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Astronomy Now Behaviour of fastest-growing white dwarf contradicts accepted theory

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Astronomy Now


In this artist’s impression, a white dwarf, left, draws material in from a companion red giant. Image: NASA/CXC/M. Weiss

Astronomers have spotted an X-ray outburst from a white dwarf in the Small Magellanic Cloud some 200,000 light years away that indicates the compact star is pulling in material from a companion red giant at such a high rate that it may be the fastest growing white dwarf ever observed.

The X-ray emissions also suggest an alternative to the long-held idea that such radiation is generated by fusion reactions in a hot, dense layer of hydrogen and helium packed onto a white dwarf’s surface. That line of reasoning holds that when the weight of accumulated material pulled in from the companion star reaches a critical point, a fusion explosion goes off across the white dwarf’s visible surface.

But data collected by the Chandra X-ray Observatory and the Neil Gehrels Swift Observatory indicate another mechanism is at work in the white dwarf binary system known as ASASSN-16oh. The observed low-energy “supersoft” X-rays indicate temperatures of several hundred thousand degrees, hotter than what is seen in the atmospheres of normal stars but cooler than the tens of millions of degrees associated with high-energy events.

If fusion reactions were responsible for the supersoft X-rays detected from ASASSN-16oh, the emissions should have come from an explosion across the white dwarf’s entire visible surface. But data collected by the Chandra X-ray Observatory show the emissions came from a smaller region. In addition, optical observations show the source is 100 times fainter than visible light from white dwarfs known to be experiencing fusion on their surfaces.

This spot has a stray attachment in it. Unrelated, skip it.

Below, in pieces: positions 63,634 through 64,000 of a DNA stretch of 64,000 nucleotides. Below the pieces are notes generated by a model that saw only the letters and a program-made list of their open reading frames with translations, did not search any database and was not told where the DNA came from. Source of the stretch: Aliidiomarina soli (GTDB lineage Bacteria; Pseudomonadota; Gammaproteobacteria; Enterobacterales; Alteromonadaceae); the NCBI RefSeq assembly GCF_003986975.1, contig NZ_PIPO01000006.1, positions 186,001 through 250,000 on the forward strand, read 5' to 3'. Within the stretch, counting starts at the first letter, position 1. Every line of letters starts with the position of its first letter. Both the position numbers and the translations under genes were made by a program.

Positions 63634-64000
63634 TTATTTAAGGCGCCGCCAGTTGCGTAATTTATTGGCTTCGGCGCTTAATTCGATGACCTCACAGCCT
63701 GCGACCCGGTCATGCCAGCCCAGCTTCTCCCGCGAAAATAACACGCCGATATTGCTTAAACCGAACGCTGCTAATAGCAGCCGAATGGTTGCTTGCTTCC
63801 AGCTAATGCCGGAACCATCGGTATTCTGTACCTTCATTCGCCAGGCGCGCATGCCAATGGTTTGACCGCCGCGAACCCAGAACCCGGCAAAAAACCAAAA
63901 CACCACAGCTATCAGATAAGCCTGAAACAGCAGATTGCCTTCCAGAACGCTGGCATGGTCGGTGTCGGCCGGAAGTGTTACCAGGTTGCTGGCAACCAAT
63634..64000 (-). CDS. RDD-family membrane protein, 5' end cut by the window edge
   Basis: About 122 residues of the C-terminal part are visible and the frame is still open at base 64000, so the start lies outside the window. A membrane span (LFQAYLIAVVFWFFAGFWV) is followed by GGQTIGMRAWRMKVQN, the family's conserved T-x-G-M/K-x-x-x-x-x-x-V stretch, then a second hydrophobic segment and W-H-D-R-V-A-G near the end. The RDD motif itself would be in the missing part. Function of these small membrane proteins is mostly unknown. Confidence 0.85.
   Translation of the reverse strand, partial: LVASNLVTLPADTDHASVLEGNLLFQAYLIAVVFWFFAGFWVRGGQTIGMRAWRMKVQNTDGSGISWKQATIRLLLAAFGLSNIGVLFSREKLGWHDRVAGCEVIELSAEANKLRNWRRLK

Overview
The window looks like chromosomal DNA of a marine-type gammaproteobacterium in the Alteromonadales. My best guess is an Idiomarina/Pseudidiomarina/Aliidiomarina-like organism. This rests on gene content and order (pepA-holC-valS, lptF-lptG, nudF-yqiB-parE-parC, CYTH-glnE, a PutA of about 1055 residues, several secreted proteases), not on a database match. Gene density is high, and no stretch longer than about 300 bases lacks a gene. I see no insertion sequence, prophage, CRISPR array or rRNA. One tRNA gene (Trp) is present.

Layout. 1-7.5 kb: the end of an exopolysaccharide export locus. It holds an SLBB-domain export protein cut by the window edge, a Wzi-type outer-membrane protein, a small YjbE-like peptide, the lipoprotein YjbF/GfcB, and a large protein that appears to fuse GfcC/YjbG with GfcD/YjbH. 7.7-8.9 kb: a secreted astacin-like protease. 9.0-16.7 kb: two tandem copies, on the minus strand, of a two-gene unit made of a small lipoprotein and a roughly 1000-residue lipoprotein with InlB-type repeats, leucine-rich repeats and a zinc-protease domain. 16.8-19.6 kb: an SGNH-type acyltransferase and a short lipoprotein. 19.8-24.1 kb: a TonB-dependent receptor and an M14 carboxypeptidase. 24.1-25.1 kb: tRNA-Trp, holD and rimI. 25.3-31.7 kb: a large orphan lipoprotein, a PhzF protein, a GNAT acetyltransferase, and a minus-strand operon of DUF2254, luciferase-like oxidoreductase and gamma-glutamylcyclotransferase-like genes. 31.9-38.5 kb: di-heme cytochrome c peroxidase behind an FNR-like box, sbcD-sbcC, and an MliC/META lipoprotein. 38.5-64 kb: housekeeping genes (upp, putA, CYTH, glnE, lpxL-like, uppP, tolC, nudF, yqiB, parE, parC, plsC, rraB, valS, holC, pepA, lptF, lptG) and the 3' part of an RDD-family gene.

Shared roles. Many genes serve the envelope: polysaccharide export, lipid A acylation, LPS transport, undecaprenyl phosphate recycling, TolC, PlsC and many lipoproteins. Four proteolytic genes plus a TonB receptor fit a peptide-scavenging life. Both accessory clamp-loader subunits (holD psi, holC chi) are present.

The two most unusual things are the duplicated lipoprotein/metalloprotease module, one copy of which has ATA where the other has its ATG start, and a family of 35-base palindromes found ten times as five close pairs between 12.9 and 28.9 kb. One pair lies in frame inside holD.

Given no signs of nuclear fusion are present with ASASSN-16oh, the authors of tahe new study in Nature Astronomy offer an alternative explanation. As the white dwarf pulls material away from the companion red giant in a process known as accretion, the captured gas gets hotter and hotter as it spirals inward. The gas then falls onto the white dwarf in a belt where that accretion disk merges with the star’s surface. The rate of accretion varies, and outbursts can occur when material flows in more quickly.

“Our result contradicts a decades-long consensus about how supersoft X-ray emission from white dwarfs is produced,” said co-author Thomas Nelson from the University of Pittsburgh. “We now know that the X-ray emission can be made in two different ways: by nuclear fusion or by the accretion of matter from a companion.”

ASASSN-160h is gaining mass faster than any other known white dwarf. When it eventually grows to the point where it can no longer support its own weight, the star likely will collapse and explode as a Type 1a supernova. Based on the new observations, the white dwarf already is unusually massive and may blow up relatively soon, astronomically speaking.

“The transfer of mass is happening at a higher rate than in any system we’ve caught in the past,” said lead author Tom Maccarone, a professor in the Texas Tech Department of Physics and Astronomy.

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